It’s time to welcome the Daily Telegraph’s Clementine Cuneo to the sidebar here at Pure Poison for an article that reinforces the worst stereotypes of tabloid journalism. The subject of the article is Kristy Fraser-Kirk, who is currently in the midst of a high profile sexual harassment against David Jones and its former CEO Mark McInnes, and it appears to be little more than a nasty bit of mud slinging designed to make life uncomfortable for someone who is reluctant to play ball with a prurient media.
The entire basis of the story, the tone of which seems to be trying to throw doubt on Fraser-Kirk’s claims that media interest in her case has made life difficult, is some photos taken from her father Alex’s Facebook page. The photos show Fraser-Kirk enjoying time with her family in New York, which leads Cuneo to note
HAPPILY posing at a roadside fruit stand, sitting on a tractor and enjoying a cool drink in the sunshine, Kristy Fraser-Kirk doesn’t look like a woman afraid to venture out of her darkened apartment.
Gee what a shock, someone who’s travelled half way around the world to avoid the media camped outside her home is feeling relaxed in the company of her family.
There’s a couple of issues here that bear further examination, beginning with the use of photos taken from someone’s Facebook page. A disclaimer here, I loathe Facebook, I think that it’s a blight on people’s privacy and that its continually changing privacy settings are almost impossible for the casual user to effectively navigate, which is why journalists like Cuneo are able to use it as a way of finding photos of, and information about, people who find themselves thrust into the media spotlight. The decision to make use of photos or status updates from an unsecured Facebook page isn’t illegal, but I think it’s hard to argue that it isn’t disturbingly voyeuristic. I feel confident that when Alex Fraser-Kirk uploaded photos from his family holiday he didn’t expect them to become part of the continuing media circus surrounding his daughter.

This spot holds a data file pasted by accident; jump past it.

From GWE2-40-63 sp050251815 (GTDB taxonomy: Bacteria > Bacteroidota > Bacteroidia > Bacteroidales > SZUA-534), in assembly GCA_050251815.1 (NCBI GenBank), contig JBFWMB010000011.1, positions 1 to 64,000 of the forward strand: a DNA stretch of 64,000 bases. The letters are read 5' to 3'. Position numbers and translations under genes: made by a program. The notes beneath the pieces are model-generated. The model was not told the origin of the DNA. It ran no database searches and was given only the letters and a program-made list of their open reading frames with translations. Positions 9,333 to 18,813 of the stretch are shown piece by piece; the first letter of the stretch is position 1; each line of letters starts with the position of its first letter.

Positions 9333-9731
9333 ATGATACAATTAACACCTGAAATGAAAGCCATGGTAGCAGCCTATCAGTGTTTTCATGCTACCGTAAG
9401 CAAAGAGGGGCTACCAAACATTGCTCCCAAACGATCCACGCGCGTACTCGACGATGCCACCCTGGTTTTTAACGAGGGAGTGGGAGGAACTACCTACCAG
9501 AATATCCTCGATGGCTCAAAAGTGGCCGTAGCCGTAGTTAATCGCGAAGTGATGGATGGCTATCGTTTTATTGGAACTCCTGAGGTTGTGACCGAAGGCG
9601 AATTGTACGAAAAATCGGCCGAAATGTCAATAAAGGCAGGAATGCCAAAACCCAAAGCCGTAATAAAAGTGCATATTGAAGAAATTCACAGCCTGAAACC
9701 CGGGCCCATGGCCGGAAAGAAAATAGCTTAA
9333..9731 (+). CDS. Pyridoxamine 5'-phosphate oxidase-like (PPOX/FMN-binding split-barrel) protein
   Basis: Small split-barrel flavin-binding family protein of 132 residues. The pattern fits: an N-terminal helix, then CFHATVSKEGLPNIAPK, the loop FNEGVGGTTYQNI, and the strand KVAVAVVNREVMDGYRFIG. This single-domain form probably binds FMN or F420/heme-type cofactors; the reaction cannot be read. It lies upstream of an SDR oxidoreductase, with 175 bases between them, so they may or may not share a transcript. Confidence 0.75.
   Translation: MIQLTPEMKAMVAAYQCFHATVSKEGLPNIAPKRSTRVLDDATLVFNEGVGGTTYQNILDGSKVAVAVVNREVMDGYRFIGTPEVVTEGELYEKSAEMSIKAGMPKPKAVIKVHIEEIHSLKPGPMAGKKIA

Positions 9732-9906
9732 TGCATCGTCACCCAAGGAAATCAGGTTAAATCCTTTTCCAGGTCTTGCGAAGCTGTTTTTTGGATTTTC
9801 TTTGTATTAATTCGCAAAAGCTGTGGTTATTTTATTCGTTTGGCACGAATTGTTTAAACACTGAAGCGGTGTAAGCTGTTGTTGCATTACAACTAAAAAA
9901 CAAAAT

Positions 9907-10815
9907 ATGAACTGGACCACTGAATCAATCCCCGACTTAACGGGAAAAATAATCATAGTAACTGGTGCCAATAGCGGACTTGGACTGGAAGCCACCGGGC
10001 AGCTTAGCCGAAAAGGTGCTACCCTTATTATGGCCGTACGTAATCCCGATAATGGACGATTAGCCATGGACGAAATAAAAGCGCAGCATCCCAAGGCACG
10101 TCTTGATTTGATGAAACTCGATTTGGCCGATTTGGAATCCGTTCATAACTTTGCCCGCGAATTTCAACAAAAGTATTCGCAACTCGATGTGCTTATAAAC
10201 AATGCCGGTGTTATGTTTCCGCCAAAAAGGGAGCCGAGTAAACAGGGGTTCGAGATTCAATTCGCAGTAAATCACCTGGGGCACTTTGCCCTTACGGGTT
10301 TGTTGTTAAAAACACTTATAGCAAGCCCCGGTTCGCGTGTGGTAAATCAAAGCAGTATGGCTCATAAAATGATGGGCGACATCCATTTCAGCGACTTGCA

The second thing about this article that is worrying is the way that it seems to be casually throwing doubt onto the credibility of Fraser-Kirk.
As these pictures show (see gallery link), the 26-year-old at the centre of Australia’s biggest sexual harassment case appears at ease as she holidays in New York, far away from attention back home in Sydney.
It seems it is easier to relax on the other side of the world. This week in the Federal Court, tendered documents said Ms Fraser-Kirk was suffering from an “adjustment disorder” that forced her to spend her hours behind drawn curtains in her home to avoid the media glare.
I don’t know what qualifications Cuneo has as a Psychologist, but the article strikes a tone of disbelief in the assessment of Fraser-Kirk’s adjustment disorder based on nothing but the fact that she’s relaxed in the company of her family. By this rationale no victim of any unpleasant episode should ever be seen as anything but a quivering mess, lest the media decide that they don’t look traumatised enough to receive the public’s trust or sympathy.
I have no opinion on Fraser-Kirk’s claim against her former employer, but it concerns me that Clementine Cuneo and the Daily Telegraph feel comfortable questioning her character based on a few photos that were never intended for their attention, much less publication.